CLANCY OVERELL | Editor | CONTACT
One of Australia’s largest telecommunications providers is experiencing a massive nationwide outage on mobile and broadband devices, with no timeline for when the network might be back online.
Optus users began reporting outages at 4.05am this morning, as the night shift was clocking off and early risers were struggling to activate their Strava apps.
Train lines, banks, hospitals, and businesses have been gravely affected, as the blackout effectively Optus customers.
However, despite 40% of the nation struggling to get to work today, the real concerns are within in the households and schools – as the Australian children discover the unbridled joy of hopscotch and kite-flying.
Much to the frustration of millennial parents around Australia, the disruption of non-stop internet connection now means that kids and infants must spend up to 6 hours (so far) in the real world.
Without iPhones, iPads or any other screens connected directly to the vast mind-numbing expanse of the worldwide web – this historical moment marks the first time that any Australians born after 2007 have had no option but to ‘play’.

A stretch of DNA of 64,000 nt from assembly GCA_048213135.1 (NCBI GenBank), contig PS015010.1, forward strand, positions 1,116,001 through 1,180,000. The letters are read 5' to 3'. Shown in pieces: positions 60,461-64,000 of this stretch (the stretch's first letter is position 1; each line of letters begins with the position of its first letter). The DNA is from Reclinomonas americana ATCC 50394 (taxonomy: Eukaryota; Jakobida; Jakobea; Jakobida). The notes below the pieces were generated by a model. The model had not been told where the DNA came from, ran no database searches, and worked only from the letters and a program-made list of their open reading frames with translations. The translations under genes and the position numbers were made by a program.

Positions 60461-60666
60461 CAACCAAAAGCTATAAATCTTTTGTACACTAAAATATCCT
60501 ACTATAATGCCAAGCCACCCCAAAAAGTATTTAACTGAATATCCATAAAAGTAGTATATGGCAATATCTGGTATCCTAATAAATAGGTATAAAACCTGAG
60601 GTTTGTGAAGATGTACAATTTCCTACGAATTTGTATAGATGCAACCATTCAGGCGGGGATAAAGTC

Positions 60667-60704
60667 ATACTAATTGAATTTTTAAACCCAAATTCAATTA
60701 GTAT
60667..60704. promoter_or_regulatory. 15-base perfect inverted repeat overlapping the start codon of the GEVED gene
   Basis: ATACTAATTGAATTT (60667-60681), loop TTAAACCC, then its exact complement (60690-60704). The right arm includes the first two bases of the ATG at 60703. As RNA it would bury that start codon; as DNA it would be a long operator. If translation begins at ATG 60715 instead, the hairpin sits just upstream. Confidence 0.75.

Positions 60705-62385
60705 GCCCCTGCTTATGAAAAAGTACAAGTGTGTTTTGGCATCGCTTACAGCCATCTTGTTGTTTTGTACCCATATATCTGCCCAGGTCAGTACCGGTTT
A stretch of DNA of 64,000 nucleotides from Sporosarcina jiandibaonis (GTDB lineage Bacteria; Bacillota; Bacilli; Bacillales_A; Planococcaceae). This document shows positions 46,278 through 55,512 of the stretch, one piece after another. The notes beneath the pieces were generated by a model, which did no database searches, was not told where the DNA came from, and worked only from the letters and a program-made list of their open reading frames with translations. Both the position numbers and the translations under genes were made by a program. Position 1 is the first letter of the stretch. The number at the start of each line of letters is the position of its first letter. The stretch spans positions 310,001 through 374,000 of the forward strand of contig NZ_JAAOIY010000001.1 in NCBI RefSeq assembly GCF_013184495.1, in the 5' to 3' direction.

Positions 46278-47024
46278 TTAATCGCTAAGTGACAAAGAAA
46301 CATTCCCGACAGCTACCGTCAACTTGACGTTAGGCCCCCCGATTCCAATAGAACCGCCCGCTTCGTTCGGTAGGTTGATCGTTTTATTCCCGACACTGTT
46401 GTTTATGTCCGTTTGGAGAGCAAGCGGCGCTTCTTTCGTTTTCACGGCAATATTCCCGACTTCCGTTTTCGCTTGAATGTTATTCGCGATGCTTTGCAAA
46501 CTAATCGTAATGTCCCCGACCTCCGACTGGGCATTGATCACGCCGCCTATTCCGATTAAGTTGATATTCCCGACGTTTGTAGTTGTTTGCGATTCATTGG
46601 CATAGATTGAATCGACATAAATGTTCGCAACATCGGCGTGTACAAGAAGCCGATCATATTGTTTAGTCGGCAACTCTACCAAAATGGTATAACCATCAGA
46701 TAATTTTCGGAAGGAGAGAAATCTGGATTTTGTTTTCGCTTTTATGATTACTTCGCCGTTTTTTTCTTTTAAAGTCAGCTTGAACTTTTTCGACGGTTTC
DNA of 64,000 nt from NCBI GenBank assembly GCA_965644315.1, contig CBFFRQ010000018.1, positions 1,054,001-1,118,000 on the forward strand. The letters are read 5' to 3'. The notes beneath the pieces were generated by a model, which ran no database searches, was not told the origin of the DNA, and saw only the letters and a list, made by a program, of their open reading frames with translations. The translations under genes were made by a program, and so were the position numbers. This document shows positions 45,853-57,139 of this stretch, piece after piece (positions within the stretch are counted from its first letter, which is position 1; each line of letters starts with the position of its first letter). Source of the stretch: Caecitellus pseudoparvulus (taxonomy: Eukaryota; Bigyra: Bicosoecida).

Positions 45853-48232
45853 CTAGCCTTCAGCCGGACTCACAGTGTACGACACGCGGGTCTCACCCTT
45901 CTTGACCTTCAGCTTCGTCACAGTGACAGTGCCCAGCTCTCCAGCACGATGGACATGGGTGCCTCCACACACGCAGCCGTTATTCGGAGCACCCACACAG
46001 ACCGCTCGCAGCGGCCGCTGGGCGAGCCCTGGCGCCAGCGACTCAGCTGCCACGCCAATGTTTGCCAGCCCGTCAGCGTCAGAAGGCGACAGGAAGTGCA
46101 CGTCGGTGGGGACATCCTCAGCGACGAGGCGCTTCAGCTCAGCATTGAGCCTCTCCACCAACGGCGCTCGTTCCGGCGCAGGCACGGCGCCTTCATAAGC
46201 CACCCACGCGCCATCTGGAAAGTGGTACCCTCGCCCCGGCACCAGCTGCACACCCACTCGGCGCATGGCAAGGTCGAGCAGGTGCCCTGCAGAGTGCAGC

“We’ve got a bundle package. It’s Optus on the wifi and Optus on our phones…. They need to get this back up urgently” says inner-Betoota man, Banjo Clementè, a 3rd wave feminist who will not be told how to raise his child.
“The kids keep running back into the house all sweaty and covered in grass!”
“They are puffing heavily and drinking water out of the kitchen tap, before running back out for more!”
“I’m worried they might be forming some really problematic habits”
Restuarants around the country have also reverted back to the good old days where kids are no longer allowed to sit in the middle of a fine dining hospitality venue watching Bluey at full volume because mum needs to try this sagnaki she read about on UrbanList and why shouldn’t she be allowed to bring her kids in here.
With children now unable to be tranquilized by grainy videos of real time war, and grown men speaking in baby voices while opening giant Christmas presents – children are annoying again.
Youth Crime has also seen a significant reduction, as at-risk kids head back down to the PCYC for some boxing training, now that their favourite pastime of livestreaming themselves stealing cars is temporarily off the table.